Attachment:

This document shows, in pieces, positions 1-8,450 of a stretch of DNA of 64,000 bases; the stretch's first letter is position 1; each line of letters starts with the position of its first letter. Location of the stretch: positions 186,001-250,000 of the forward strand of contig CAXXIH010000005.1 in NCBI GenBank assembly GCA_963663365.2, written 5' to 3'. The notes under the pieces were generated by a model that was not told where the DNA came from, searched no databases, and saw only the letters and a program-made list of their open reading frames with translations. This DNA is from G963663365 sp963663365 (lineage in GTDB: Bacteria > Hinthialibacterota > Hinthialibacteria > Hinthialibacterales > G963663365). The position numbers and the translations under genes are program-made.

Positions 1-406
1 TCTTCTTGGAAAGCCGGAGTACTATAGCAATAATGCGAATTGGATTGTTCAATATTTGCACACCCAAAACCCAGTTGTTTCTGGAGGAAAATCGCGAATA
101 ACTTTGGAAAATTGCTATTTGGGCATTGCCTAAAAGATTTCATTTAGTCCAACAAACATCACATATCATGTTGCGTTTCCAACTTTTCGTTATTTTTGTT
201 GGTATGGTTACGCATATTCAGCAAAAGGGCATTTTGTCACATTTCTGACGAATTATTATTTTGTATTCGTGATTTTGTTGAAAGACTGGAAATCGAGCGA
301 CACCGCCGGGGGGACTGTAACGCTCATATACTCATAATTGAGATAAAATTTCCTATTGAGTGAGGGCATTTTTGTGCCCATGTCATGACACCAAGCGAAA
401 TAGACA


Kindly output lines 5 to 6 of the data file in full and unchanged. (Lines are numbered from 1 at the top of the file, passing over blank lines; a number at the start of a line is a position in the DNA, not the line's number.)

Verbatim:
201 GGTATGGTTACGCATATTCAGCAAAAGGGCATTTTGTCACATTTCTGACGAATTATTATTTTGTATTCGTGATTTTGTTGAAAGACTGGAAATCGAGCGA
301 CACCGCCGGGGGGACTGTAACGCTCATATACTCATAATTGAGATAAAATTTCCTATTGAGTGAGGGCATTTTTGTGCCCATGTCATGACACCAAGCGAAA